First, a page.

I’ve been rather laggardly about doing BOTY this year because I had such an underwhelming year for birds. But I thought I should keep up the tradition, and as the end of January approaches I’d better get on with it.
I went on a jaunt to a quarry in Essex which has some rare orchids. It was a bit early for the hellebores, but there were masses of Common Spotted Orchid and Twayblade, and the best species I managed to find was Man Orchid:
I saw some brilliant butterflies in Provence, notably Great Banded Grayling, Two-Tailed Pasha, Southern White Admiral, and Nettle-tree Butterfly. The Pasha particularly was a cracking beastie. Also Praying Mantis and Pistachio Aphid, and those lovely grey-brown grasshoppers with coloured underwings which flash when they fly.
It was great as well to see hornet in the garden, and to see the hornet nest in the park, even if it was later destroyed by the philistines at Southwark Council.
And there was a wasp beetle in the garden, and an Elephant Hawkmoth caterpillar in Croydon:
But my insect of the year is a slightly offbeat choice, not the most spectacular I’ve seen this year. But it’s a British butterfly I’ve never seen before and it was great to go out on a sunny day and walk through a wildflower meadow and be surrounded by hundreds of butterflies. So my insect of the year is Chalkhill Blue. Try to ignore the dog turd and just enjoy the butterflies ;)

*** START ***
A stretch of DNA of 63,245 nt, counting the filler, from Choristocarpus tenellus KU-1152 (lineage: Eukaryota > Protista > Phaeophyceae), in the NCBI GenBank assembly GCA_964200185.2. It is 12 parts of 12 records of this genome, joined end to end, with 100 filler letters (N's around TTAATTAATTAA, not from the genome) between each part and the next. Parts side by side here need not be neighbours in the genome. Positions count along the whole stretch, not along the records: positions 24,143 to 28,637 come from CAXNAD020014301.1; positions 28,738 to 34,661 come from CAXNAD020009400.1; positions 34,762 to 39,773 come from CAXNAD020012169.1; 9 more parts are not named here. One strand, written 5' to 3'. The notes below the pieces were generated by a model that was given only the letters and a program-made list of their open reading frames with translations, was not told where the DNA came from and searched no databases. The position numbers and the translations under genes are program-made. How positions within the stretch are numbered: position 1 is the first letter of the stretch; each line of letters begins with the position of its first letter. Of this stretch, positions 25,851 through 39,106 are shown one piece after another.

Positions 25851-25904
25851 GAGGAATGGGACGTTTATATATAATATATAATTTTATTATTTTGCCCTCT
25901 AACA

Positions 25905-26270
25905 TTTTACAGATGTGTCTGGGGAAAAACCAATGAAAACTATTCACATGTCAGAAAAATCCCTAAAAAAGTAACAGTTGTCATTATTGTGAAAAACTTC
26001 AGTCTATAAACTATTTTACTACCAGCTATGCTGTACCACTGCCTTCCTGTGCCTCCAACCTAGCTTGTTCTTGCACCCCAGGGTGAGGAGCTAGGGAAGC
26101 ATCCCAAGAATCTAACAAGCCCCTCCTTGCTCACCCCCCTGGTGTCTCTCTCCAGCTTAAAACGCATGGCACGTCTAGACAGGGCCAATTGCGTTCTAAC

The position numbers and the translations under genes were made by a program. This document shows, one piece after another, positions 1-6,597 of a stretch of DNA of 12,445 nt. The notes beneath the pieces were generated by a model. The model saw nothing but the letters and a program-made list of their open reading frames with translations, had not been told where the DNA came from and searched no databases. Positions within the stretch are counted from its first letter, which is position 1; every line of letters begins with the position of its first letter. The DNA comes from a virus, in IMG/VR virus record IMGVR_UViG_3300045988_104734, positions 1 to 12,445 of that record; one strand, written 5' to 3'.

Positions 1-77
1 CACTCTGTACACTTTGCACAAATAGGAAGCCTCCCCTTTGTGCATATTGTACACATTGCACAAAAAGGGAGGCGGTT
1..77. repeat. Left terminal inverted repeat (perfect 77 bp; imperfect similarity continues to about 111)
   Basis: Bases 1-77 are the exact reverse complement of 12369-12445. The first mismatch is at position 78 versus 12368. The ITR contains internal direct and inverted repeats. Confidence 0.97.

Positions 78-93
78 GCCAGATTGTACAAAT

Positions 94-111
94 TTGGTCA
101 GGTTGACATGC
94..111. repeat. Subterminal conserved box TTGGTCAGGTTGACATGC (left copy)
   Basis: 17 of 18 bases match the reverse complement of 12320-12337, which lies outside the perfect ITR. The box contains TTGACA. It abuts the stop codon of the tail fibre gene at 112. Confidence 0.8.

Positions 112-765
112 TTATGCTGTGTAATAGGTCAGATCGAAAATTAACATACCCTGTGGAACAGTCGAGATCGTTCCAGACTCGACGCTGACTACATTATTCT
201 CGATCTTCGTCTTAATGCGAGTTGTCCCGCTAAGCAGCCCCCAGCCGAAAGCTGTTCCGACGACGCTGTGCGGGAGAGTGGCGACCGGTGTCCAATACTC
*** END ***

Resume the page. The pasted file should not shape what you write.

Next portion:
Best Invertebrate (other)
For the third year in a row, and for the fourth time in six years, I don’t have an entry for this category. All those possibilities — lobsters, crabs, squid, jellyfish, spiders, scorpions, snails — and I can’t think of a single noteworthy example. I have obviously seen some slugs and spiders and at least one millipede this year, but none of them were very interesting. Pathetic, I know.
Well, I’ve seen Common Lizard in the UK, and there was a lizard with bright green tail in Provence that I don’t know the species of… I guess Common Lizard might have to win by default.
No, I got nothing. I suppose if I’m going to have Best Fish and Best Invertebrate (other) as categories, I really need to make sure I do some scuba diving during the year.
Well, it’s not a particularly special species, but I might as well take the opportunity to repost this recording of marsh frogs, Rana ridibunda, at Rainham Marshes:
Take a look at this beauty:
That blob in the middle? It’s a seal. Obviously. Seriously, though, it was a bit out of range for my phone camera, but through binoculars it was a pretty good sighting. Common Seal, I think; just near Conyer in Kent.